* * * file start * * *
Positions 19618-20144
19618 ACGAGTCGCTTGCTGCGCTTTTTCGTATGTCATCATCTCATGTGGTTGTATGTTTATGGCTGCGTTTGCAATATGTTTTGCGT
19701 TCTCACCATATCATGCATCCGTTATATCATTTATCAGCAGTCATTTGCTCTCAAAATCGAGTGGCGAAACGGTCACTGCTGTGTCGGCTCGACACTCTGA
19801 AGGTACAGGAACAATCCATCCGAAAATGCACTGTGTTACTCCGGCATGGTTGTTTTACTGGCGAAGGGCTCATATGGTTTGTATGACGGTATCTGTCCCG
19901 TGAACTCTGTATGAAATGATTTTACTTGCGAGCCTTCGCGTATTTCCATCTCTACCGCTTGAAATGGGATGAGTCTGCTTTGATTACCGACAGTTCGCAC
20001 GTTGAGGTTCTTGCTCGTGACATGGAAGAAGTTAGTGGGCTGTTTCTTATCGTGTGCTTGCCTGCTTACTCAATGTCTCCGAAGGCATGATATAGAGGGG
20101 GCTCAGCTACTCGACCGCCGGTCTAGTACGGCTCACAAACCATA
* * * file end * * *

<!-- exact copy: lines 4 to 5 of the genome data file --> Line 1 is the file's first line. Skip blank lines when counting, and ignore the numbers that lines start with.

19801 AGGTACAGGAACAATCCATCCGAAAATGCACTGTGTTACTCCGGCATGGTTGTTTTACTGGCGAAGGGCTCATATGGTTTGTATGACGGTATCTGTCCCG
19901 TGAACTCTGTATGAAATGATTTTACTTGCGAGCCTTCGCGTATTTCCATCTCTACCGCTTGAAATGGGATGAGTCTGCTTTGATTACCGACAGTTCGCAC